ZELA advocates for specialised environmental courts

The Zimbabwe Environmental Law Association is advocating for the establishment of environmental courts to enhance the protection of environmental rights and Environmental Human Rights Defenders (EHRDs).

EHRDs are individuals or organisations that advocate for the protection of the environment and the rights of communities affected by environmental issues.

During a training session for Journalists on profile EHRDs and investigating environmental injustices, Effort Dube, a legal officer at ZELA, emphasised the importance of protecting EHRDs as they work towards environmental preservation.

He highlighted the need for legal frameworks to specifically safeguard EHRDs, especially within the Amendment of the Environmental Management Act.

“This is why the United Nations Human Rights Council had to come up with a resolution on issues of development because they identified gaps in the legal framework. There was an act where you can now report any incidents if you’re clashing and came up with the resolution in 2019 to assist them to urge State parties to go a step further to protect and guarantee the freedom and protection of these EHRDs. In Zimbabwe, there is a need to revisit the legal framework that we have, in particular, the Amendments of the Environmental Management Act, there is a need to have provisions that specifically promote and guarantee the protection of EHRDs because they are so linked with the protection of the environment,” said Dube.

He said the protection of EHRDs has to come out as they are reaching the areas which cannot be assessed by the Environment Management Agency (EMA).

“And you’ll notice that what the job that they’re doing is the job that is supposed to be done by EMA because EMA cannot be in every corner due to financial restraints and everything. So they’re on the ground, they’re doing the job that EMA has to be doing, and they’re on the ground. So that protection also needs to come out, even under the Environmental Management Act, because they are more or less like an extension of the work that is supposed to be done by EMA to monitor the environment and protect it for future generations.”

Dube also stressed the necessity of specialized environmental courts to expedite cases related to environmental degradation and ensure timely resolutions.

“I think as a country maybe we’ve not developed so much judicial jurisprudence on environmental rights; we are still at the infant stage, we are still trying to get there and it is for that reason why as ZELA we have now been pushing for specialised courts in particular environmental courts so that at least we know that the people who have to man those courts they are focusing on environmental issues and also that can promote more cases going into the court and for them to be heard in court and also can help to ensure that these cases are actually helped or they are managed at a faster pace compared to the current rate that was right,” he said.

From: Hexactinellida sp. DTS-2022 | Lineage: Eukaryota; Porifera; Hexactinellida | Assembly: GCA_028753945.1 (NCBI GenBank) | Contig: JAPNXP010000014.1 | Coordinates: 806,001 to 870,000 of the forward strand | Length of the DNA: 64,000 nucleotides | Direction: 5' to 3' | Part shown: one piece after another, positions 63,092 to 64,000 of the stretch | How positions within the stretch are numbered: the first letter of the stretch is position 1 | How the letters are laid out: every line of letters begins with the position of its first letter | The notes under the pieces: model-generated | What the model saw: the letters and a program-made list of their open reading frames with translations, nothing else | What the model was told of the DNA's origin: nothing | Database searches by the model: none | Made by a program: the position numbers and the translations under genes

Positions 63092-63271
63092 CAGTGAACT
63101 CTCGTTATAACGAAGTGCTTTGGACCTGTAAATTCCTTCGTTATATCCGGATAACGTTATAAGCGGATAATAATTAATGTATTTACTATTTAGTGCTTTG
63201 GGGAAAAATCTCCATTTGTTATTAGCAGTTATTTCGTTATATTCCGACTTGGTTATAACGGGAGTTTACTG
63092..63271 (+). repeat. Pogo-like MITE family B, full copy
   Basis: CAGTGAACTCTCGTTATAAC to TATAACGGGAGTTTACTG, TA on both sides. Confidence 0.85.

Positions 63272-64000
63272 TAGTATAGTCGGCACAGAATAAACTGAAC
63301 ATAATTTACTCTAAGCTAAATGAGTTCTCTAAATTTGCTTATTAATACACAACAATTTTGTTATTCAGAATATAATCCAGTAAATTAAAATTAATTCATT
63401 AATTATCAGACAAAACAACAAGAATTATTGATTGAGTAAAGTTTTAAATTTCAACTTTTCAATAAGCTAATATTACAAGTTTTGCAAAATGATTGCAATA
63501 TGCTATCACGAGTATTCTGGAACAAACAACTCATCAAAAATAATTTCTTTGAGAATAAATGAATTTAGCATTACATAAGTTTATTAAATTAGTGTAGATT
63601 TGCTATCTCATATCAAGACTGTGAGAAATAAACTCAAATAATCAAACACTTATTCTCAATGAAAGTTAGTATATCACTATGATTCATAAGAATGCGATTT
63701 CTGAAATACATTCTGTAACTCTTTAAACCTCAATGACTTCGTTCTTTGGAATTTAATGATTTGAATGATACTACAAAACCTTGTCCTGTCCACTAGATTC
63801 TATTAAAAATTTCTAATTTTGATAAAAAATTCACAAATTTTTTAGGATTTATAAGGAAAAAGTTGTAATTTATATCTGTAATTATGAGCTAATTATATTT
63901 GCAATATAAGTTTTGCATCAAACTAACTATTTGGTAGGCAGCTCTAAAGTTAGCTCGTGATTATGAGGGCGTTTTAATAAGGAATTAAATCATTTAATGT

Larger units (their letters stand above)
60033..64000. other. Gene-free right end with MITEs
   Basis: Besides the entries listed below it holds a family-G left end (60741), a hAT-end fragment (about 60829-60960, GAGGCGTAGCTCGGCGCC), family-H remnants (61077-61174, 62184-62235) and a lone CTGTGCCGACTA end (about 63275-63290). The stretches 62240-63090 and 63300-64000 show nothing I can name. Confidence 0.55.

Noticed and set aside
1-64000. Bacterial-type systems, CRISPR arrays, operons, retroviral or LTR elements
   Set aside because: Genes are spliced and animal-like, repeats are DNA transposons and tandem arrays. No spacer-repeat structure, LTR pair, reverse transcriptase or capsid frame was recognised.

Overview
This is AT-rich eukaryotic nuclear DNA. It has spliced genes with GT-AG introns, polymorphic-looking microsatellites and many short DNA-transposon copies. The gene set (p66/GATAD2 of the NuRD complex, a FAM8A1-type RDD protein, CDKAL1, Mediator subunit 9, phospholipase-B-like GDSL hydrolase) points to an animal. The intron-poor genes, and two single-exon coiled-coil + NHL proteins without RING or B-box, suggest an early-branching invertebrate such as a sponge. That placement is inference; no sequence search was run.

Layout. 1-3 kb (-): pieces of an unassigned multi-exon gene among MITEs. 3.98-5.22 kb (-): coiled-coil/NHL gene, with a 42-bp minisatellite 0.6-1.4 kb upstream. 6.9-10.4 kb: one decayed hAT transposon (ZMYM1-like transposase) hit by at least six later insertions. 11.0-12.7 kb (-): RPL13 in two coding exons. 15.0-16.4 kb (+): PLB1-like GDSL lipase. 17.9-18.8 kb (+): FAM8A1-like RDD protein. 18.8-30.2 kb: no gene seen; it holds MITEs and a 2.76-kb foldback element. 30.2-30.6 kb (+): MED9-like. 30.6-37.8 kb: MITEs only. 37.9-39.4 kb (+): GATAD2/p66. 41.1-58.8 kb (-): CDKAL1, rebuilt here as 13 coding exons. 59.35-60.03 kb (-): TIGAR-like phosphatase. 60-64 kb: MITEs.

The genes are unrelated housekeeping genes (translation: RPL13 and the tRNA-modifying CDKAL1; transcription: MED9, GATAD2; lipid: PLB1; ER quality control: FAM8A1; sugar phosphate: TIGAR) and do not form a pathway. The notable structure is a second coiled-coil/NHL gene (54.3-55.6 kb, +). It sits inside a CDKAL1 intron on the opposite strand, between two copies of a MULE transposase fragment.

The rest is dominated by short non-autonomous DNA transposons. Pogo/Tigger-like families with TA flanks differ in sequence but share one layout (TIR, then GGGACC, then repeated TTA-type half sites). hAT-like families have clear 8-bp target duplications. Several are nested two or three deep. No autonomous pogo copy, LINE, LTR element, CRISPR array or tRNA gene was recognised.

“You can file a case that involves environmental degradation and until a decision has been made the environment can continue to be affected. We have had cases that have been in court for a while. It’s because of the institutional periods that are there and there’s nothing wrong with institutional but when you look at issues on environmental issues, maybe we need somewhere where they can be actually dealt on their own,” he said.

Dube said existing courts often prioritize other issues over environmental concerns, leading to delays in justice delivery.

“There have been instances where we felt that justice has been delayed as much as decisions have been made, once we have environmental courts that can try to advance for the protection of environmental rights and also at the same time advance for protection of Environmental Human Rights Defenders.”

Meanwhile, he also urged journalists to increase their coverage of EHRDs to raise awareness and bolster their protection against threats they face due to their environmental advocacy efforts.

Dube noted that EHRDs frequently encounter opposition from development initiatives, putting them at risk of targeting companies promoting such projects.

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